If you asked any teacher to list his/her top 10 frustrations with delivering instruction that teacher would probably say students not having needed supplies at the top of the list. It is a challenge to begin a math lesson when 19 out of 21 students have a pencil. Or you are in the middle of explaining some new creative assignment that involves scissors and glue, and five students raise their hands to tell you that they can’t find their scissors. UGH! Do you let them sit there and watch the other students do the assignment? Do you make them take the assignment home to complete and a note to the parent? Do you ask your students to share their supplies with their classmates? There are several ways you can look at this. From a parent’s point of view, they feel like they sent in the needed supplies at the beginning of the year so, why should they have to buy more? Are you creating an enabling situation when students are continually rescuing a student who doesn’t have his/her supplies or are you building a sense of community? I feel it’s important that we teach our students about responsibility, but Rome wasn’t built in a day. Is it realistic to expect 100% of your students to have their needed supplies everyday? How many times have you asked the teacher next door for cotton balls, red construction paper, brads, or some other supplies you need for the lesson you are teaching that day? It has happened to me more times than I care to count. Thankfully, I’ve always taught next door to teachers who graciously share their supplies with me. So, if I’m a grown adult and don’t always have all of my needed supplies to teach my lessons, is it fair for me to get frustrated with my students when they don’t have theirs? No, I don’t think so. How do you solve this problem? Do you just throw up your hands and give up? No, that’s not the answer either.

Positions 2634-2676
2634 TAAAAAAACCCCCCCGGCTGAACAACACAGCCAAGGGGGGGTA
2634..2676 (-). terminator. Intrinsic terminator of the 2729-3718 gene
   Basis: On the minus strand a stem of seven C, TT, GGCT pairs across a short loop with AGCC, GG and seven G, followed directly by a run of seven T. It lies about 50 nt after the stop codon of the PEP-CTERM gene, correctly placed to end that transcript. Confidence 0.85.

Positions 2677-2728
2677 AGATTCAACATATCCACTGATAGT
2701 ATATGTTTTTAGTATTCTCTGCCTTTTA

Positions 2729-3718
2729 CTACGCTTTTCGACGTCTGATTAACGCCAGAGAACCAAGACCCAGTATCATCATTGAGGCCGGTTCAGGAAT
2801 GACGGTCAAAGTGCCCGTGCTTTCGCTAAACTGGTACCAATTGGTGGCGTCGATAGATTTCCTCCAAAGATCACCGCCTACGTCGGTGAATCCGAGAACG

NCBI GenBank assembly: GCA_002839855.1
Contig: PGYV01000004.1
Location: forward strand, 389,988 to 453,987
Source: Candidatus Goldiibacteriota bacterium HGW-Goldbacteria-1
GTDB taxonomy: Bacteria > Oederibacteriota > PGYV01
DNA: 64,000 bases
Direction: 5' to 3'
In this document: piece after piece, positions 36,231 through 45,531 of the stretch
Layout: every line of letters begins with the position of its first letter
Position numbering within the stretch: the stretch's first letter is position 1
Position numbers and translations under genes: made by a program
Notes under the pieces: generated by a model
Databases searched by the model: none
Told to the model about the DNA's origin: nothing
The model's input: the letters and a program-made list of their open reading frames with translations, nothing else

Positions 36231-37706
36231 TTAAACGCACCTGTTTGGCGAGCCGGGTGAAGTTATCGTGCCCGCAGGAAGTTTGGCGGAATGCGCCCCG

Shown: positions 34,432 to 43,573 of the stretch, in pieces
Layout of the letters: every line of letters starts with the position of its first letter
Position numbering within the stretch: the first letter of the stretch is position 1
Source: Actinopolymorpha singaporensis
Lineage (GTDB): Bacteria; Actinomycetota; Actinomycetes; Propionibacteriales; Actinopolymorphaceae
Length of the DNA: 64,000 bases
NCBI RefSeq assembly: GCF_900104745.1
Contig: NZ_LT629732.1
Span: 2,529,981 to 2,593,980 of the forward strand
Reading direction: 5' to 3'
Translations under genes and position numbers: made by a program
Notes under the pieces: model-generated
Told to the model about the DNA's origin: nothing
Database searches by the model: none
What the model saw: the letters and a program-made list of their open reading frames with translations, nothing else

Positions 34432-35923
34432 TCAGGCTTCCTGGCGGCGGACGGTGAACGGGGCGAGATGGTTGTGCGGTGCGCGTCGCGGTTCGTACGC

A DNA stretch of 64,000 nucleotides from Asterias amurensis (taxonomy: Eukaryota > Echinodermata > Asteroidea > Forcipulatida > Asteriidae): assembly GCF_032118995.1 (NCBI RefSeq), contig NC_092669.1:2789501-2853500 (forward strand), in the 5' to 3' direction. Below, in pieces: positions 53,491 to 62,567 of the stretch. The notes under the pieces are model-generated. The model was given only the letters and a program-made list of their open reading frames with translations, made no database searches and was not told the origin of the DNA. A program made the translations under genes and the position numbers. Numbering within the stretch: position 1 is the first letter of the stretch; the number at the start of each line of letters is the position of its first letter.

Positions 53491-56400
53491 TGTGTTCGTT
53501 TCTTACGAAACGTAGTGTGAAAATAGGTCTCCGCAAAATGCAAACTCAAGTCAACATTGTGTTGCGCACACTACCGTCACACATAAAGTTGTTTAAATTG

First of all, you need to set a realistic goal. Wouldn’t it be great if you could count on 80% of your students always having their supplies to complete their assignments 100% of the time? More than 80% is a bonus. This means with 25 students, you can count on 20 students. What do you do with the other 5? You have “Oops” supplies . . . “Oops! I forgot I need to bring more pencils to school.